The third annual Aquinnah Youth Powwow on Sunday will have an Ivy League flavor. Not that Polos and Dockers will replace traditional breech clouts and jingle dresses, but this year the event, hosted by the Wampanoag Tribe of Gay Head (Aquinnah), will include 120 graduate students from the Kennedy School of Government at Harvard, courtesy of Tobias Vanderhoop, a prime mover in this event produced by tribal young people.

The Aquinnah Wampanoag people will be joined by hundreds of New England Mashpee, Pequot and Narragansett Native American counterparts on the Aquinnah sacred cliffs from noon until 6 p.m. with dancers, traditional food vendors and crafts sales. Rez Dog will be the host drum group with two other drums also performing.

“We have ties to those (Ivy League) institutions, historically and today,” Mr. Vanderhoop explained. A graduate student at Harvard University’s Kennedy School of Government, majoring in public administration, Mr. Vanderhoop spread the powwow word among his classmates and 120 intrigued classmates signed up for the trip. “I believe it’s good for them to see there are native people living with their culture as part of their daily lives,” he said.

The youth powwow has quickly become an Island tradition attended by an estimated 1,000 participants and visitors. Although people of all ages attend, the focus is on young people from neighboring tribes and beyond who travel to the celebration on the seaside cliffs, according to Kristina Hook, a tribal elder with the tribe’s human services department and mentor to the youth group. Two apprentices with the tribe’s historic preservation office have faxed fliers to all the United South and Eastern Tribe members and others have distributed fliers at the Narragansett powwow and Mashantucket Pequots’s Schemitzun.

“We do the powwow right up on the cliffs; right up in the circle. They’re overlooking the south side and the surf, a three-minutes walk to the face of the cliffs which we hold sacred. We pump up those big drums and we dance for six hours and we usually have three or four traditional food vendors. Our own people bring out all their crafts and we go to it!” Ms. Hook said.

Nearly all of the tribal member graduates of Martha’s Vineyard Regional High School will attend college this fall, including one headed for Harvard and a Gates Millennium scholar who will attend Dartmouth, Others will travel to New Mexico State University and to Newfoundland for cultural study. “For a little bitty tribe, we have worked hard and (the students) just fill my heart,” Ms. Hook said.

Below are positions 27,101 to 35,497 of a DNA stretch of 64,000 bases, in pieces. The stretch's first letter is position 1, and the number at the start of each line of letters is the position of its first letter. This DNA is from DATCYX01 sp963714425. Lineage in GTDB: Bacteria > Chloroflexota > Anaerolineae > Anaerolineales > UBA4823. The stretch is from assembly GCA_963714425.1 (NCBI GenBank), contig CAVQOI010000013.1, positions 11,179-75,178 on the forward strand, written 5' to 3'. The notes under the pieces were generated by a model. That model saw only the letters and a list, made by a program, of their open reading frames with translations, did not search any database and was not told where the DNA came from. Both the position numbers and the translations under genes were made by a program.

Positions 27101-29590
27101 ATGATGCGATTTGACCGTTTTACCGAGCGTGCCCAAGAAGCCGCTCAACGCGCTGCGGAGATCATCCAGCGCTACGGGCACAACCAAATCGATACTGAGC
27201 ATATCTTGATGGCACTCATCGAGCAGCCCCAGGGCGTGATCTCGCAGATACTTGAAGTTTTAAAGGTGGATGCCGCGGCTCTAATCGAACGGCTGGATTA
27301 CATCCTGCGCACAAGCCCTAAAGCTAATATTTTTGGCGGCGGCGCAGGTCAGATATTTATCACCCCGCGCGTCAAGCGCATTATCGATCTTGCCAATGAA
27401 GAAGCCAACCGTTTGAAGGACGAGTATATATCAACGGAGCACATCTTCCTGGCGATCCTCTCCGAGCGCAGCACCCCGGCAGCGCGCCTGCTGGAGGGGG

Mr. Vanderhoop, 33, one of a very few speakers of the Wampanoag language, is in a mid-career program at the Kennedy School and will return to the Island after graduation next year to put skills honed in negotiation, leadership and diplomacy to work in tribal affairs and for other organizations. He and Ms. Hook credit Jesse Littledoe Baird, wife of an Aquinnah Wampanoag, with 12 years of painstaking work to reclaim the lost language. Ms. Baird holds a masters degree in linguistics from Massachusetts Institute of Technology and has developed a language teaching syllabus for all levels of learning.

A key to reviving the Aquinnah powwow after 70 years in abeyance is funding from a drug prevention effort underwritten by the Department of Justice.

Ms. Hook is tasked with replacing five graduating seniors critical to the program’s success. The powwow is organized and hosted by a group of tribal teenagers, ages 13 to 18, who meet regularly in their spare time to plan the event. “They go to language class and every Wednesday night we do service projects for the tribe and the town, such as Halloween holiday parties, beach cleaning, picking cranberries for elders, things we are trying to bring back,” Ms. Hook said.

Tribal youth are Ms. Hook’s source of hope for the future. “For those of us in [middle age], the historical background is still there way deep in our hearts, so we’re half afraid and we just don’t step out and try. That’s what I’m hoping for these kids. I look at their ability to go forward without looking over their shoulders, to step out and take a chance and do the work. And if that carries into their adulthood and they come back here to have something to do with the tribe, we’ll be in really good shape,” she said.